“During its time of free banking Scotland’s economy grew much quicker than England’s, which had a more regulated and failure-prone system. Even though England was in the midst of its first industrial revolution during this period, Scotland’s approximate per capita income went from half of England’s in 1750 to being virtually equal to it in 1845. Supported by a banking system marked by innovation, reliability, and stability, Scotland transformed from a poor agricultural and household economy to an advanced industrial economy specializing in iron production, shipbuilding, and engineering.”

http://economics.about.com/cs/moffattentries/a/scot_banking.htm

“At the very least, Mr Saft suggests, banking remuneration should be restructured, making very long-term compensation and the possibility of claw backs the new normal. ”

Had a look at how banking bonuses have changed over the last few years? The majority now being paid in shares with clawbacks?

Good, so we’ve solved the problem then, right?

@John b

Exactly. All these “revelations” have been found by Americans, and they’ve not been just doing it to the banks either, they’ve done it to our pharmaceuticals etc.

I’m not sure whether its primarily to do with “smearing” exactly though (though I don’t imagine they’d give two shits if that was a consequence); it simply might be in order to milk some cash out of foreign companies.

That’s Americans all over for you though I’m afraid; it’s a free market for us and for every

@John b

Exactly. All these “revelations” have been found by Americans, and they’ve not been just doing it to the banks either, they’ve done it to our pharmaceuticals etc.

Sorry for double post, didn’t mean to post the first one.

9. Richard Carey

@ Pagar,

I don’t think the Scots’ free banking was quite as good as you may believe, although I am all for free banking.

The problem I have with this OP, is that there’s a hole in the analysis. There is not enough recognition of the role played by governments and government agencies in the banking sector. BCCI is a good example. It was, amongst other things, a massive drug money laundering operation, but it was the many connections it had with ‘friendly’ Middle Eastern governments and government agencies, such as the CIA, which allowed it to keep doing what it was doing.

I don’t think the Scots’ free banking was quite as good as you may believe

Why?

You’ve not been reading Rothbard have you?

Free banking and the end of FRB would be the way forward. Of course, given where we are, it’s a wet dream.

11. Richard Carey

@ Pagar,

“You’ve not been reading Rothbard have you?”

If you read him early on, he praises the Scots’ free banking system, but later he writes that on examination it didn’t really measure up to the reputation created for it. From memory I think the case against included difficulty in redeeming specie and that it wasn’t quite as free as all that, being propped up at the base by the Bank of England.

@ 3. pagar

This is the paper you want to read if you are interested in the rather esoteric subject of free banking. To be consistent with your other views a preference for free banking is what you should support. However, free banking is always fractional reserve banking. When markets have been free to choose that has always been the model chosen. All 100 per cent reserve banking models have always been creatures of the state.

http://www.iea.org.uk/sites/default/files/publications/files/upldbook115pdf.pdf

The Scots free banking era was highly successful and was much more stable than the instability that was a regular feature during that era in much of the banking system south of around Manchester. A leftover from that era can be seen in three banks in Scotland still issuing their own notes. Instability and Bank of England jealousy because most of northern England would not use their notes seen privileges gradually being granted to the BoE. They were always a favoured child because they were bankers to the government.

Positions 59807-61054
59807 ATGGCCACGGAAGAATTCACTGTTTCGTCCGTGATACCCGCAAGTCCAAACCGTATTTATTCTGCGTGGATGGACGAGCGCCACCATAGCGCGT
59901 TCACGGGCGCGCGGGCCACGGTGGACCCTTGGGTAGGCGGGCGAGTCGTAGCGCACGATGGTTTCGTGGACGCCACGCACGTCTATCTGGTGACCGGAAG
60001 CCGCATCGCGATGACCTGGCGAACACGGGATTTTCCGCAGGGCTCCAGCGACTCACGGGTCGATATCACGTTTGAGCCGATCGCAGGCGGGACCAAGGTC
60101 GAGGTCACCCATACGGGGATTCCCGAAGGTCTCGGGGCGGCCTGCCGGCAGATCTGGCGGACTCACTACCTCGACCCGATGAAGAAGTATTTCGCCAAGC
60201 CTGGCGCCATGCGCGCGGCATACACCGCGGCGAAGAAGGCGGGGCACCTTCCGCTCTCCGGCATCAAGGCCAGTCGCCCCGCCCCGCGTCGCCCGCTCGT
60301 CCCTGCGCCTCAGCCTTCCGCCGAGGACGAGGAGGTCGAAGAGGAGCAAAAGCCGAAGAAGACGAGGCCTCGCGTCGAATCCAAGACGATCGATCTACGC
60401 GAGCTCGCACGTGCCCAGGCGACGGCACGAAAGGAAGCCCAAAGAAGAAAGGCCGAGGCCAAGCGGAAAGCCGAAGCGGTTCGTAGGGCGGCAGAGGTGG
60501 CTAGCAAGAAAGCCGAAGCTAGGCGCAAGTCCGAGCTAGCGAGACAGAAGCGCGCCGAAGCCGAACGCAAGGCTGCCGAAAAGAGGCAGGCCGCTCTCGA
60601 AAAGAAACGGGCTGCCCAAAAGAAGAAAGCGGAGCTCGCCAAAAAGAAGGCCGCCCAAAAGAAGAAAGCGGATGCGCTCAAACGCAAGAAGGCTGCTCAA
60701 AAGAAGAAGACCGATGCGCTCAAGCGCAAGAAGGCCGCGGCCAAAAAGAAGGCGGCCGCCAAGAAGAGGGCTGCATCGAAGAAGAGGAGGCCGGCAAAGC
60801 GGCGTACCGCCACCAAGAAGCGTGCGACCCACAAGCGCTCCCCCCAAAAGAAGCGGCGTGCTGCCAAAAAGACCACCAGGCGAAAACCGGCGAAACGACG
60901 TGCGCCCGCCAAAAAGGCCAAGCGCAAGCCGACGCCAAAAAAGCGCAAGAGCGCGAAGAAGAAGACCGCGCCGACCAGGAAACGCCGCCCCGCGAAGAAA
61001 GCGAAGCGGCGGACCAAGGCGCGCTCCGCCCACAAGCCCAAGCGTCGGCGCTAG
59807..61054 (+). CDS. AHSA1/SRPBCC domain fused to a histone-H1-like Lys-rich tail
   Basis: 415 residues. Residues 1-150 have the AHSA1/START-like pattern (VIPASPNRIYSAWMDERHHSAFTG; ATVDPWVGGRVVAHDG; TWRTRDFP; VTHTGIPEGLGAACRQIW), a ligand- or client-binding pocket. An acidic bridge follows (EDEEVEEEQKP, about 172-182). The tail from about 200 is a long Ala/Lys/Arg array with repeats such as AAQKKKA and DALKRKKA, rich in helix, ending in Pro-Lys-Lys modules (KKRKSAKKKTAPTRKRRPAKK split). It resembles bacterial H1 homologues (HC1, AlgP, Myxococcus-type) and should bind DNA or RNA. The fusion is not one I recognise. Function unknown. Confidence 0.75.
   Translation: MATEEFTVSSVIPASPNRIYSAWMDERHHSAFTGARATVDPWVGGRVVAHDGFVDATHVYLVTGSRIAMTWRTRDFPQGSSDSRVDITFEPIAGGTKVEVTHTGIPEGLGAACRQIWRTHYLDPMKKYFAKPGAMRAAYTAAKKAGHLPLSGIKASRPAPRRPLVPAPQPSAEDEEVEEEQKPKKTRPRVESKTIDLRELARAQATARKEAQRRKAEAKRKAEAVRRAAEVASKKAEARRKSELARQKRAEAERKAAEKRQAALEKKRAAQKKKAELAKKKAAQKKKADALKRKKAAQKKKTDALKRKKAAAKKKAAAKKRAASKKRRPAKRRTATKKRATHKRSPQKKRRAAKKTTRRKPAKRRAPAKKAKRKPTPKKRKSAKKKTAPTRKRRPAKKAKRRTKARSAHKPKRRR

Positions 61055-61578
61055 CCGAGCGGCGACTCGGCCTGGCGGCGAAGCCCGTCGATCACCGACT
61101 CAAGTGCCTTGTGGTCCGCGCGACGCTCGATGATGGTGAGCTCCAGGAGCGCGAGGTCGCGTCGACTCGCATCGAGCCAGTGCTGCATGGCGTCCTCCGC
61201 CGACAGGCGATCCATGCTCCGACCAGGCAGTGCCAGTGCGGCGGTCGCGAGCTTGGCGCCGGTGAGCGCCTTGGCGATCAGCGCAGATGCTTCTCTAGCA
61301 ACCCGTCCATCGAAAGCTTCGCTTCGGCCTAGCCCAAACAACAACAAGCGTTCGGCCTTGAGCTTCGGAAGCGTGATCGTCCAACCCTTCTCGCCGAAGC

BoE lobbying to be given a monopoly on note issuing resulted in banks in England within a 50 mile radius of Charing Cross being banned from issuing their own notes. Banks outwith the 50 mile radius could continue to issue notes until they merged or were taking over by another bank. Fox, Fowler, and Company were the last in 1921. That is roughly how we got to the current situation of the BoE being monopoly sterling issuers. Obviously the story is a bit more complicated but it really is a story about real problems and a vested interest asking for monopoly power to deal with the problems.

The big difference between our current model and free banking is the state is not there to act as lender of last resort. One may think that would lead to more instability and the potential for loss of faith in the system leading to bank runs. The free bankers claim that history has shown that the opposite is the case. In a free banking system banks have an incentive to bail out each other to prevent a loss of faith in the whole system. Therefore, they do not do not need to fall back on the state as a last resort. Bank runs were never features of free banking in Scotland, Canada or Sweden. Conversely they were features of the systems where the state implicitly or explicitly was thought to stand behind the banks in distress. Moreover, the free banking system is self-correcting against unsustainable credit expansion. The dynamics of the system means each bank puts a check on the credit expansion of each other. In our current system the only check on credit expansion is whether the central bank are doing their job effectively. Whether all this would work in the modern era I do not know.

@ Richard W

Thanks for the link to that paper and your comments on free banking.

As I said above, I think it is inconceivable that we can move from the kind of state-centric banking system we currently have to a free system. You ask whether it would work in the modern era- not sure but I know what we have isn’t working.

Actually, it may be technology that revives free banking as a concept with this kind of thing.

http://bitcoin.org/about.html


Reactions: Twitter, blogs
  1. Liberal Conspiracy

    From BCCI to StanChart: a brief alternative history of investment banking http://t.co/zwS9JxR7

  2. Jason Brickley

    From BCCI to StanChart: a brief alternative history of investment banking http://t.co/Bvp7QFmh

  3. Rev Nev

    RT @libcon: From BCCI to StanChart: a brief alternative history of investment banking http://t.co/MMaDccPK

  4. leftlinks

    Liberal Conspiracy – From BCCI to StanChart: a brief alternative history of investment banking http://t.co/6mp8LboU

  5. BevR

    From BCCI to StanChart: a brief alternative history of investment banking | Liberal Conspiracy http://t.co/sjOM7Vu1 via @libcon

  6. marilyn

    From BCCI to StanChart: a brief alternative history of investment banking | Liberal Conspiracy http://t.co/OSQrq751 via @libcon